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According to the ONS, there are now 580,000 vacancies in the UK, the highest figure since September 2008, when the economy was at its pre-recession height. This is up from 492,000 in the same period (November to January) a year ago.
The ONS estimates show that the number of people out of work fell by 125,000 to 2.34m in the final quarter of 2013.
More than 193,000 more people were in work in the three months to the end of December than in the previous quarter. This brings the total number in employment to more than 30m.
However, due to a statistical quirk, the rate of unemployment edged up slightly to 7.2% in the last quarter of 2013, from 7.1% in the three months ending November 2013.
Youth unemployment dropped by 1% on the last quarter, with 49,000 more 16-to-24-year-olds in work.
Kate Shoesmith, head of policy at the Recruitment & Employment Confederation (REC), says: “Today’s figures are more good news. The key indicators about numbers of people in work, benefits claimants, and both youth and long-term unemployed are going in the right direction.
“Even better, the official statistics are starting to reflect the data we collect every month from recruiters, which shows that both starting salaries for permanent jobs and agency worker pay rates are increasing month-on-month.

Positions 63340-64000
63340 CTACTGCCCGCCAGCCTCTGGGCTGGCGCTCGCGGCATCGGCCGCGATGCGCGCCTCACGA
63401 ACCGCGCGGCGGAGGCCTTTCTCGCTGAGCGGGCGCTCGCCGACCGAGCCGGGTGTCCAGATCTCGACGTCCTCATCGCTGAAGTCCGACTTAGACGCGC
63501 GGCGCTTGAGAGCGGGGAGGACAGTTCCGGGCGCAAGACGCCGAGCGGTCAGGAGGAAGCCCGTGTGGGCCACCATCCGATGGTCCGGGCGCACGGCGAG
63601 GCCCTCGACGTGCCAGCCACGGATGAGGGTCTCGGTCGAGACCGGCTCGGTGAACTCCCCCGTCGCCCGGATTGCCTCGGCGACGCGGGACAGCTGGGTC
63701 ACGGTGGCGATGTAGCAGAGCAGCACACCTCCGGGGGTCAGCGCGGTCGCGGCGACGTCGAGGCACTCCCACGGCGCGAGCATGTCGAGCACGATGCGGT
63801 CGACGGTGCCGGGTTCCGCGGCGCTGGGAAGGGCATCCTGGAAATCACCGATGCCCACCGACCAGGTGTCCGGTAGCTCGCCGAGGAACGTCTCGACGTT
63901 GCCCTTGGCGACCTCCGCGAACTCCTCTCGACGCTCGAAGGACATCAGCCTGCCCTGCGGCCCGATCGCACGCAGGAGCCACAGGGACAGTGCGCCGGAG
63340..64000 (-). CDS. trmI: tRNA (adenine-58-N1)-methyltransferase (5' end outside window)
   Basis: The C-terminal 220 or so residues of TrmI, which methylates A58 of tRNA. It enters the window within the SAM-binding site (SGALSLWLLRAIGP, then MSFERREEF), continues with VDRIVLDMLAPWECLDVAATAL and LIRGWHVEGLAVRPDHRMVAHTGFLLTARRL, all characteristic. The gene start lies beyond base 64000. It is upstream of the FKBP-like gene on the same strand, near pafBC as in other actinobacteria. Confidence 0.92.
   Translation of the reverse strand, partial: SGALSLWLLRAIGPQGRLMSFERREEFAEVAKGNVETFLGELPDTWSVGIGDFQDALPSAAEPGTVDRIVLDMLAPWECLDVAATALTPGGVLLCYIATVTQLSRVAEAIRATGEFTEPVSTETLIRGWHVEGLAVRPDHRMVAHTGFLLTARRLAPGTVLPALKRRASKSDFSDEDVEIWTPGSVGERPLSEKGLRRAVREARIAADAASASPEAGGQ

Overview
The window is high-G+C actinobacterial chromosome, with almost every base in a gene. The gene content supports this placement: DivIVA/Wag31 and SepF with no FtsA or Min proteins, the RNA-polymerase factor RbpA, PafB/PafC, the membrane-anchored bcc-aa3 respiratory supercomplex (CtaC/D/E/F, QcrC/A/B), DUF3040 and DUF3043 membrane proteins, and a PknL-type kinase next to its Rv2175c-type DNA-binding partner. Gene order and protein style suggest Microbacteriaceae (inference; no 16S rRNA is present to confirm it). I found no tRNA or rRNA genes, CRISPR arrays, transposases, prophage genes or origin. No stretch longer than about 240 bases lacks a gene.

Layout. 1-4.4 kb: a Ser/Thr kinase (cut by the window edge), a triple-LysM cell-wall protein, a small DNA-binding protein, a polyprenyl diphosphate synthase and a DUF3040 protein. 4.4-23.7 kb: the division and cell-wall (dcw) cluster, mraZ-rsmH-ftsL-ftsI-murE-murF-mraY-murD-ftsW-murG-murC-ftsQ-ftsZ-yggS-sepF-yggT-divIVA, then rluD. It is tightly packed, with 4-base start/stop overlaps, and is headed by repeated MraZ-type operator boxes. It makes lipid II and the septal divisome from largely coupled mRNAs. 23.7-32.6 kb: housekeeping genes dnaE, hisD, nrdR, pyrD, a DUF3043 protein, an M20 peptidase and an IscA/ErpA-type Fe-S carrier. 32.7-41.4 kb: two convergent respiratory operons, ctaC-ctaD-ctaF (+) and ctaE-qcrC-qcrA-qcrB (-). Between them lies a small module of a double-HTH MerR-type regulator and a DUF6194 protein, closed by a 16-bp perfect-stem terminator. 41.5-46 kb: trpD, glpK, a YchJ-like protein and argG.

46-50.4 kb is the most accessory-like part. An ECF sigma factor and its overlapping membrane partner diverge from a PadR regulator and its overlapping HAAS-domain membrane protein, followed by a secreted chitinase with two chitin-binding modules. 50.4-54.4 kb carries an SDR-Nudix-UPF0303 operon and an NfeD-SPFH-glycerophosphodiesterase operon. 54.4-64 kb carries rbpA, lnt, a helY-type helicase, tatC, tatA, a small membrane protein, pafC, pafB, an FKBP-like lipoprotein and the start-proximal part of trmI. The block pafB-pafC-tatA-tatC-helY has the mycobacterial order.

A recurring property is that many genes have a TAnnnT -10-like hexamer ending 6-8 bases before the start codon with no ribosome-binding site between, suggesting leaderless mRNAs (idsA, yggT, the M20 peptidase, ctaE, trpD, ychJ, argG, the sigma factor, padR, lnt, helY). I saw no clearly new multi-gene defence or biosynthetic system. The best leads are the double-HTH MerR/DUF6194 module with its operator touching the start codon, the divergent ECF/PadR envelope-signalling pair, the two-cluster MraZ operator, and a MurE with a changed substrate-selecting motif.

“There’s more good news when you look behind the headline statistics. For instance, we know that nine out of 10 employers have offered a permanent role to someone who was temping for them in the last year.”
Chris Williamson, chief economist at economic consultancy Markit, says: “Employment rose by 193,000 in the fourth quarter, its largest quarterly rise since the second quarter of 2012, up 396,000 on a year earlier. The increase was driven primarily by a rise in full-time work.
“The vacancy ration [the number of unemployed people per unfilled vacancy] now stands at 4.0, the lowest seen since November 2008, and which points to further employment and earnings growth in coming months.”
The number of people in part-time work remains high, standing at 1.4m, which is 46,000 higher than a year ago, according to the ONS.
Vicky Clark, director at national legal recruitment business BCL legal claims “There’s certainly some optimism with the latest employment figures. The legal sector is extremely buoyant in a variety of areas spurred in part by changes to the law. As a result of the reforms and businesses converting to ABSs many are hiring large numbers of legal professionals to gear up for flotation, a sale or other cash injection”.